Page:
Plenty of extended sections of cobbled roads remain on São Miguel, most notably the road round the Lagoa das Furnas crater at the end of our ride. Add to this its steep climbs and you wonder why more pro teams don’t come here ahead of classics season. Perhaps it’s the unpredictable weather or because the riding is too difficult at that time of year. It could even be that the road cycling world doesn’t know about this island, we certainly didn’t.
A common sight in Sete Cidades, and one familiar throughout the island, is the use of horse and carts. The financial crash hit São Miguel hard. More cows (300,000) than people (240,000) in The Azores makes farming the biggest industry on São Miguel and some have taken a back-to-basics approach to their work. It adds to the off-the-beaten-track feel I enjoyed about the place.
The climb out of Sete Cidades was typical of what I discovered – very direct, very steep – and there’s something quite demoralising about seeing a climb stretched so far out in front. Ignorance is indeed bliss.
Another steep descent brought me back onto the main road, EN1-1A, and through the towns of Ginetes and Feteiras. Again, this is a main road on the island and it’s empty. The ’90s saw a major upgrade to the island’s road networks, with major roads continuing to be opened as recently as 2011. This one perhaps isn’t the best example, but towards the north east of São Miguel, traffic has been diverted away from the smaller roads and the result is a road cyclist’s dream. For a long time Rosa had doubts about the suitability of the roads for a cycling holiday, but no longer. Investment has brought out more roadies and motorists have become increasingly aware of how they must drive past cyclists.
I returned to the point where I took the right turn up to Sete Cidades, but instead took another right to traverse the centre of the island and an idyllic lunch by the sea at Ribeira Grande.
From there it’s the biggest climb of the day, six miles and a smidgen under 3000ft, to the highest point accessible by road above the Lagoa do Fogo crater. Fortunately (I think) I left my Garmin at home. I used my iPhone to map the ride so had no idea about gradients or climbing until I finished. All I knew was that this was among the hardest sustained spells of climbing I’d done. It’s got aspects of all the famous terrain in Europe – the rolling hills of the Ardennes, the medium length climbs of the Lake District, the longer climbs of the Pyrenees, even the cobbles of Flanders. But it’s the sustained steepness that makes it unique. Skedaddle had hosted its first road tour the week before my arrival and that was the feedback, for better and worse.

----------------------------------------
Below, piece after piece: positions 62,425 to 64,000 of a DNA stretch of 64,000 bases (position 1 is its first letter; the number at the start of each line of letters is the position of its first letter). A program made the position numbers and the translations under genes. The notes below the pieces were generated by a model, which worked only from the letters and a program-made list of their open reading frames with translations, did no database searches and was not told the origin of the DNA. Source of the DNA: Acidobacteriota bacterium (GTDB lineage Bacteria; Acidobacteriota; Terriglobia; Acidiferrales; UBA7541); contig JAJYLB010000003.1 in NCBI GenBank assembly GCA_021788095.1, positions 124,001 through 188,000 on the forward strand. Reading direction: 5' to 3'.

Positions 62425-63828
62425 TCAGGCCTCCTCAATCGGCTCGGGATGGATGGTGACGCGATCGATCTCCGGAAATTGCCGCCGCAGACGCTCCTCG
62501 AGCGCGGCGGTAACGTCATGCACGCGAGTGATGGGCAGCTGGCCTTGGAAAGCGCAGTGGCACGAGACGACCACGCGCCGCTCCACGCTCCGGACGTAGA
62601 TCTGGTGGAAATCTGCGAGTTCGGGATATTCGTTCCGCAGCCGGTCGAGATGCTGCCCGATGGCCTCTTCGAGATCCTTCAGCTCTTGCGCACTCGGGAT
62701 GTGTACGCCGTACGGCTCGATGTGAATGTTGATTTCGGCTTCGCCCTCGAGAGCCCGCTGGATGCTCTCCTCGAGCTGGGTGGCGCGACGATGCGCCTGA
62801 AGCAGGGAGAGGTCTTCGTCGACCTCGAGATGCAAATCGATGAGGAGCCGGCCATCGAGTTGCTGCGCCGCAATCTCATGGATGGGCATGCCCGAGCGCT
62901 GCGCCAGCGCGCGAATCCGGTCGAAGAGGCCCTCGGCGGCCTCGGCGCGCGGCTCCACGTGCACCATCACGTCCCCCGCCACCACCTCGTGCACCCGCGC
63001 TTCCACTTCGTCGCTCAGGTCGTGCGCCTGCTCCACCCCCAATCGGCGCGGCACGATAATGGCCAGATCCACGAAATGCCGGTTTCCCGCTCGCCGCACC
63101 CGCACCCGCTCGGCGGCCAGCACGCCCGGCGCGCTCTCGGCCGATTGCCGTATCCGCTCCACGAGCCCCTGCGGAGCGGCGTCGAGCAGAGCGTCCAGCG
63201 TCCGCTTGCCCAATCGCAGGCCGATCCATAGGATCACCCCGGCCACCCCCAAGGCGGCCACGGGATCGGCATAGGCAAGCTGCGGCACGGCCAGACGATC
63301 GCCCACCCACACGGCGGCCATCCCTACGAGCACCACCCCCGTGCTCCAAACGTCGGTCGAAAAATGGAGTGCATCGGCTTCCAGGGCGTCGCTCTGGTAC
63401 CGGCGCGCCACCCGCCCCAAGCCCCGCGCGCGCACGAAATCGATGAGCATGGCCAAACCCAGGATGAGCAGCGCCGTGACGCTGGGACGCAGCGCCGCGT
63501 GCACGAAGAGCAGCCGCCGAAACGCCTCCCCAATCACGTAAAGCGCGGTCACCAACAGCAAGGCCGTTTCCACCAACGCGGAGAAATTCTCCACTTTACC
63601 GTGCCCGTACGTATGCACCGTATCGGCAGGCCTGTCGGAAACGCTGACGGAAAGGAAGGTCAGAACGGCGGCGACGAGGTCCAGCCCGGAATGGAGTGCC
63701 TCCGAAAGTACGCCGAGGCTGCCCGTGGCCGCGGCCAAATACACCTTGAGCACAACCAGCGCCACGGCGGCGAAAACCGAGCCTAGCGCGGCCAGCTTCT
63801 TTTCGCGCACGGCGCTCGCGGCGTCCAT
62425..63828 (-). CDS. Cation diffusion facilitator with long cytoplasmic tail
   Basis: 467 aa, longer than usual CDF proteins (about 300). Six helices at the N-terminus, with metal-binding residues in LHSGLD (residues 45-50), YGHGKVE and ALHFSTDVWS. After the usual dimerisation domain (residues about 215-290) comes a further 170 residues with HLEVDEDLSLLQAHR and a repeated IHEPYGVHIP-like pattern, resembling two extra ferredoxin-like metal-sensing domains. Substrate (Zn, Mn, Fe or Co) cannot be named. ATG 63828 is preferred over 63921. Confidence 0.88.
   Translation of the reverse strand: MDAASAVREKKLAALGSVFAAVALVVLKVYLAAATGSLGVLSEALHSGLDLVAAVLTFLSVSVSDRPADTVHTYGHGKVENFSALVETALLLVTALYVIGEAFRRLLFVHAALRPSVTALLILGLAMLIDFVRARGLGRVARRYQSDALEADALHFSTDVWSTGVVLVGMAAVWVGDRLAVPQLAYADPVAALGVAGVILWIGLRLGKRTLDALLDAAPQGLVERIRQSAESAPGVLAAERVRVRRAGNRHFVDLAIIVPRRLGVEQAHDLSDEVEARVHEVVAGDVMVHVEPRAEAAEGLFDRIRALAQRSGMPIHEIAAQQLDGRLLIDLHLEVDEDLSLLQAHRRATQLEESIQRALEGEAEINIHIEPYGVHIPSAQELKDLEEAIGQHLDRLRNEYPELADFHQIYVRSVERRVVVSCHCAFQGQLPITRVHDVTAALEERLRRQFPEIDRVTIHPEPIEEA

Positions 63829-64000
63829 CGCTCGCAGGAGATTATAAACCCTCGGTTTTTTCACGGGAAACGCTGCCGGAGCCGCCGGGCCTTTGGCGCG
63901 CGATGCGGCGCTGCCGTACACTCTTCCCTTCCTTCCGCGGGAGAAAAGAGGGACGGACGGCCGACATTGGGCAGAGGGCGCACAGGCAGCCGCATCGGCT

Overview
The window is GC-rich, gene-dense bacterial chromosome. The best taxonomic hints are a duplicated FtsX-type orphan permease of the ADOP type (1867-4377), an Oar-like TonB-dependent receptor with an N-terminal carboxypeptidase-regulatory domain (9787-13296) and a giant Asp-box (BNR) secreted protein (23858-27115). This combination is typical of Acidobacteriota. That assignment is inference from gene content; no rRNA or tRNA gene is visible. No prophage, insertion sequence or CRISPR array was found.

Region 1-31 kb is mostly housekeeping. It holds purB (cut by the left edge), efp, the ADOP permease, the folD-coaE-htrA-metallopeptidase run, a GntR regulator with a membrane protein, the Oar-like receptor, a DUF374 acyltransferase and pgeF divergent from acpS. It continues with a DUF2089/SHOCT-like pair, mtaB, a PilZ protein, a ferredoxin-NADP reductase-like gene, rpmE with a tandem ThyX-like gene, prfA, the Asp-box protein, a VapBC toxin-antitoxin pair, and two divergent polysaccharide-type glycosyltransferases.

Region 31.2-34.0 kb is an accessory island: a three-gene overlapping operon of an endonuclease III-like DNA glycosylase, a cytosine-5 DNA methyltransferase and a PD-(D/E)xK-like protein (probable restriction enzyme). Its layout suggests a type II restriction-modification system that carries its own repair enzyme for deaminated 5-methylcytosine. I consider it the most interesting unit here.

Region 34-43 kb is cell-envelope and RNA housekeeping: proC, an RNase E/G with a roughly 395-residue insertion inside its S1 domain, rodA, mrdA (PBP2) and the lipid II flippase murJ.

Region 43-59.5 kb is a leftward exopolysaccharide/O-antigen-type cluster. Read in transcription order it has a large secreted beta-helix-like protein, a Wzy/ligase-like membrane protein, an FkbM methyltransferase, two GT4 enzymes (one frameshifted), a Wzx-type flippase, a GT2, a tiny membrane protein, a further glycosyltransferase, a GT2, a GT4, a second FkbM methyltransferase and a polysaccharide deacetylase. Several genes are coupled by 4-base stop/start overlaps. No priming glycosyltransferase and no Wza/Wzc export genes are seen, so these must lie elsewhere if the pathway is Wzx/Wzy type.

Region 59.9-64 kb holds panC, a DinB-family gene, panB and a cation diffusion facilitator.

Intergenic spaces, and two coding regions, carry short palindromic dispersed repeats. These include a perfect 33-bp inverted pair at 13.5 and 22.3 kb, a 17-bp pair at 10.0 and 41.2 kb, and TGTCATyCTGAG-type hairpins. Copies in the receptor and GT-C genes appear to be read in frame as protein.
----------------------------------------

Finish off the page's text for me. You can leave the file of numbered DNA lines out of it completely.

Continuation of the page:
The summit revealed darker clouds shrouding the south side of the island, compared with the sunny north, and is a common occurrence here. At the end of the descent we were back onto the southern main road, a leg-sapping stretch that took us through the towns of Vila Franco Do Campo and Agua De Pau.
A hopeless drag inland towards the spa town of Furnas finished my ride and with Nuno and his van hovering in eyeshot just up the road it was so tempting to throw in the towel it had been that hard. In some ways I’d had enough, in others I felt like I was just getting started with the island. A quick Strava processing at the end revealed I’d climbed a staggering 10,194ft in 80 miles. Little wonder I was on the brink of collapse.
It’s not a bad idea to base yourself in Furnas if climbing’s your bag. It’s situated in a volcano, which means it’s banked on all sides by steep climbs. I wasn’t in any state to ride any of them at this point but out of curiosity I asked Nuno to show me the worst (best?). Honestly, it made the Lake District’s Hardknott Pass look like a molehill.
Plenty to go round
From initial hesitation São Miguel proved to be an absolute revelation, quite simply a mind-blowing road cycling experience. For a pure riding experience – strip away, say, the history involved in riding the Tourmalet for the first time – I might even have it at the top right now.
Some of you might have reservations about how small São Miguel is and whether there’s enough riding to spread over a week. Don’t worry, every corner of this island makes for prime road cycling and I’d only scratched the surface with what I did. It might measure 290 square miles, compared to Majorca’s 1400, but the best of that island is crammed into a small area in the mountainous northwest. São Miguel has also never been easier to get to. Ryanair had just started flying direct from Stansted, for a measly £75 return when we went.
I’ll certainly be back. Unlike a lot of cycling destinations in Europe São Miguel has stayed remarkably quiet for a place that’s got so much to offer. It’s about time it took a leaf out of Tufnel’s book and turned the volume up.
Via Lisbon TAP Portugal and SATA from Gatwick and Manchester
Food and drink
We ate lunch at Tuká Tulá in Ribeira Grande and dinner at Cais 20 in Ponta Delgada
Many of the roads in this article are found in guided and self-guided road tours from Saddle Skedaddle. Both are available from April to November. For more information visit skedaddle.co.uk or call 0191 2651110.
Where to stay
What to do
Whale watching is very popular in the Azores and Futurismo Azores Adventures do boat trips (€55 for three hours)